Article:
Author Topic: Off the wall idea... plant cyborgs.  (Read 1419 times)

Offline I.L.W.

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Off the wall idea... plant cyborgs.
« on: June 20, 2016, 01:29:20 PM »
I've been looking into inverted bark grafting: That is removing a strip of bark around the trunk of a tree, and turning it upside down, then grafting it back into place to alter nutrient flow and increase fruit production.

It dawned on me that it would be rather easy to graft a wick-like material under the bark of a tree and use it much like a hospital IV unit to deliver very specific nutrients in solution to a plant, completely bypassing the root system. Delivery of nutrients could then be automated via sensors to maximize their effectiveness. Hormones that are normally released during dormancy to favor root growth might be used during the active growth period. A reduction in the amount of fertilizer needed could be obtained by putting the right amount of phosphorous directly into the tree, rather than into the soil.

It's not a new idea, (see here) there are many manual techniques to accomplish this, usually used in propagation labs. But could a self-contained "smart" device be clamped around a trunk or branch and programed to take different actions depending on feedback from sensors around, or even in a plant? Perhaps hormones and some nutrients (like nitrogen) be manufactured in the device itself, utilizing algae, bacteria and fungi strains?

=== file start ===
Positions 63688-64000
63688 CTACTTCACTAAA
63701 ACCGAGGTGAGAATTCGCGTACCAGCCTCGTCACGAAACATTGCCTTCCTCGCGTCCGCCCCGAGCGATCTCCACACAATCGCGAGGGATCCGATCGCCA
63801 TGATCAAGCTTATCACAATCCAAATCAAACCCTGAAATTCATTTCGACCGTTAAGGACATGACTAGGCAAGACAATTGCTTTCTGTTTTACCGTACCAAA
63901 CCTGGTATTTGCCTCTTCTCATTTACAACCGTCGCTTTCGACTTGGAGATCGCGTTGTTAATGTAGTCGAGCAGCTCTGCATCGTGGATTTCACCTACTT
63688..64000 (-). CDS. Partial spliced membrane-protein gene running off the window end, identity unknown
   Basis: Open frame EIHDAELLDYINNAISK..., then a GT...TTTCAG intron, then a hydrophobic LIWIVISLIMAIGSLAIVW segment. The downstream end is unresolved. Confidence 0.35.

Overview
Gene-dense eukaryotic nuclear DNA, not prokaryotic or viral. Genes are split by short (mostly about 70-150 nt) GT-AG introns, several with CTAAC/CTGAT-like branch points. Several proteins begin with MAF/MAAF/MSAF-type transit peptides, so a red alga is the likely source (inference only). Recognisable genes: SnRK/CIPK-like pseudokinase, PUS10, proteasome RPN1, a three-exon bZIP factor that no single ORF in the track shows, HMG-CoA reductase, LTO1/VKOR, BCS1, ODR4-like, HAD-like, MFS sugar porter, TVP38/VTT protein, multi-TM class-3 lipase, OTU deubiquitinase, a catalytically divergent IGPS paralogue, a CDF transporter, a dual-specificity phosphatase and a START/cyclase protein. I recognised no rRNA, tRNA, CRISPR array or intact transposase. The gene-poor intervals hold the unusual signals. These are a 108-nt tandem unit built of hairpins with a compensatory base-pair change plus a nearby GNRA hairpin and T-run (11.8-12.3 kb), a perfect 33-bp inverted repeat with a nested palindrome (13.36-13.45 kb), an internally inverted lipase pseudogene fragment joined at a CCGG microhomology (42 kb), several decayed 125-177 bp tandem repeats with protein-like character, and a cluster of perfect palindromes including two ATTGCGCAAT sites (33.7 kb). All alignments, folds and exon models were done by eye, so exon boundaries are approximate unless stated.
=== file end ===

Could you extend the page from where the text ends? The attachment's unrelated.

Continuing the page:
Seems like this is a largely unexplored area of plant research, using mostly antiquated technology which has high potential for automation, data collection, and intelligently engineered reaction to that data.

Another intresting idea along these lines:

There's also been preliminary work in the area of graphene nano-sensors for detection of various plant pathogens.

The automation of irrigation, conventional nutrient delivery, and light manipulation in a programmable environment is maturing already, alongside hydroponics, aeroponics, aquaponics etc. There's a lot of innovation in those areas. See:

Then of course you have ag-drones, with things like the EcoBee on the lower end for consumers and small farms.

Just wondering if anyone has good links regarding the marriage of information technology and small-scale agriculture.  Seems like technology is advancing very quickly into the realm of small-scale agriculture and homesteading. It's an interesting thing to keep an eye on.